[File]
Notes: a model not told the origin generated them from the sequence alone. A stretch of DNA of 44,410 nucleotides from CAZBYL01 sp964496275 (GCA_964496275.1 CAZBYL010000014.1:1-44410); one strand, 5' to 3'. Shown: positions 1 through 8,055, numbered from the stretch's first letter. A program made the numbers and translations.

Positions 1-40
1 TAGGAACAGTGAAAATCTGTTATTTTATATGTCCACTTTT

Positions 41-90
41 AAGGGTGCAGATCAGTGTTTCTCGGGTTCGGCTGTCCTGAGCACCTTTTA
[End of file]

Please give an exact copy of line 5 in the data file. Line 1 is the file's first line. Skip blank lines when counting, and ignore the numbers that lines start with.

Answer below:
41 AAGGGTGCAGATCAGTGTTTCTCGGGTTCGGCTGTCCTGAGCACCTTTTA